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Begins: Sep 19, 2009
Date: Thu, Sep 17th, 2009
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Arizona Trail Map
Well, I've made the transition from PCT to AZT (Arizona Trail) in several whirlwind days. For the exciting conclusion to my PCT journal click on the link at the bottom of this page.
What to say about the AZT? I'm not really sure. I know little about it as this was a last minute decision. In Snoqualmie, WA on the PCT I thought about the AZT and did a couple hours of research and a few days later in Skykomish I booked a flight to Page, AZ, a shuttle from Page to the trailhead and ordered the guidebook and maps. Basically the critical items to start a hike. A couple of weeks later I was at Laundrymat's in Portland (see next entry) and rounded out the planning and research over 2 days of internet. A new minimalist planning record for me!
So here's what I (think I) know about the AZT (no guarantee of accuracy!):
-It runs about 800+ miles from the Arizona/Utah border to the Arizona/Mexico border.
-It was "created" by a teacher (Dan something...sorry Dan) maybe 20 years ago as a dream. In March 2009 Obama signed the trail into the National Scenic Trail system. In between many volunteers, including the Arizona Trail Association helped the dream come true.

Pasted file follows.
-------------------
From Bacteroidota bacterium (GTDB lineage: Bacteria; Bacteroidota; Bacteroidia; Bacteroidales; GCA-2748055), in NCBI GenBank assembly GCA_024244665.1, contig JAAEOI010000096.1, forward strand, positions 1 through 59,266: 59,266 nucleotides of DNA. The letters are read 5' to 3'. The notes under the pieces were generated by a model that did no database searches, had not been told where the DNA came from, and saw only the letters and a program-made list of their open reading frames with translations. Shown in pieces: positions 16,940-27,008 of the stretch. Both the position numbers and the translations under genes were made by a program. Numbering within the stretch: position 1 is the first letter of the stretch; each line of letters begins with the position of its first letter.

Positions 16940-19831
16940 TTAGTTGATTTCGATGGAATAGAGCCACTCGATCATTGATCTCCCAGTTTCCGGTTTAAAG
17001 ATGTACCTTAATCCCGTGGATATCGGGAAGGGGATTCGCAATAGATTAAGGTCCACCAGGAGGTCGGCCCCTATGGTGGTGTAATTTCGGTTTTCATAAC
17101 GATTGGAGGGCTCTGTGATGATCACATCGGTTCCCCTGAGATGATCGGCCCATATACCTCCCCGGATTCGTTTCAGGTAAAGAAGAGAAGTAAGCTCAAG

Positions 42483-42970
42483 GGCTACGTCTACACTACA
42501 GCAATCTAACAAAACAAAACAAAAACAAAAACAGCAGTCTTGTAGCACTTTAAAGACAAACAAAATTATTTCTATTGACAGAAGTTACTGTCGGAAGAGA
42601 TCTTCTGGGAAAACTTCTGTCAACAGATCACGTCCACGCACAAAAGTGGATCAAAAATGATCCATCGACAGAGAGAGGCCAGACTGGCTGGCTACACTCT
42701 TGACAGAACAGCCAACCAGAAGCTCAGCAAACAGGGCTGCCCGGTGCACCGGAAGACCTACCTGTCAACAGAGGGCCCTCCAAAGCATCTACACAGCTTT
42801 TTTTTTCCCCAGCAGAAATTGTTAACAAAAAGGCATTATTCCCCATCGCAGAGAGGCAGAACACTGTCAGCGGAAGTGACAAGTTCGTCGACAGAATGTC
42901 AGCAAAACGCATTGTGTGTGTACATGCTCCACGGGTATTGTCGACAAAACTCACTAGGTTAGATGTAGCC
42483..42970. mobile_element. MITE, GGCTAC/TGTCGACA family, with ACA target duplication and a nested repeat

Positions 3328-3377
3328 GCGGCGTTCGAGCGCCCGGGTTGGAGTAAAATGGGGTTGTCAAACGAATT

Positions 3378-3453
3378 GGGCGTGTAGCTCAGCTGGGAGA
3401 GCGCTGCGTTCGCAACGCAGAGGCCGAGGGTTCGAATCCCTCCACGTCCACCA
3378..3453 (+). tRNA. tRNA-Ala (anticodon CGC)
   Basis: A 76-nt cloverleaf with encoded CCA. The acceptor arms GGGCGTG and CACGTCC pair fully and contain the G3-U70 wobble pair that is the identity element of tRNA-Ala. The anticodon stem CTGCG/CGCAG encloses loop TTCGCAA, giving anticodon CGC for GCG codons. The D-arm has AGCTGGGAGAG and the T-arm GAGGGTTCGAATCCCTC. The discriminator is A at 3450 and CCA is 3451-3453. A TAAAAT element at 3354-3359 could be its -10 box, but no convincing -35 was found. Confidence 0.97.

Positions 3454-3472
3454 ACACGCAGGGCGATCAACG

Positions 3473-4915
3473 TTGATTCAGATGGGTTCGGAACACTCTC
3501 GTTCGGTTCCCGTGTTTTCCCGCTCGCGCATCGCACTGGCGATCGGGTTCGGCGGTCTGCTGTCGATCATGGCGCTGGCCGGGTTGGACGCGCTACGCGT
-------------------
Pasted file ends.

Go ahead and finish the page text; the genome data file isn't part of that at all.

-It doesn't appear that many people have thru-hiked this trail. It's hard to say, but I would estimate maybe 100 people have completed the AZT.
-It appears that the majority of hikers go Northbound in the Spring primarily as the water is much better. I did not see too many hikers who went Southbound in the Fall in the past.
-Water does seem like it will be the biggest challenge. It will probably take a bit to figure out what types of "sources" are likely to have water. Not really sure what to expect here other than carrying a lot!
-The trail itself is not quite complete, but my initial impressions are that there is actually a fair bit of information on the trail, but maybe that the information actually exceeds the quality of the trail.
-The Arizona Trail Association has done an amazing job of providing a lot of information on its website to hike the trail.
-It appears that getting to the start and home from the end may end up being the biggest challenges of the entire hike. The start and end seem pretty damn remote.
-This trail seems like my CDT hike except I'll be alone this time adding to the difficulty (of course the AZT is only 1/3 the distance of the CDT).
-Navigation definitely seems like an issue. It's my weak spot. Always has been. I come from a long line of Tanzman's who can't navigate. I'm missing that innate sense of knowing where you are that many have. However, I am very good at using all the other infomation at my disposal to supplement my map skills.
-I wonder how many people I will see out here. Other AZT hikers? Day hikers? Hunters? ATV's?
It's hard to say at the moment what is going to be key, but here's what I've got in my "Map Bag" to start the trail: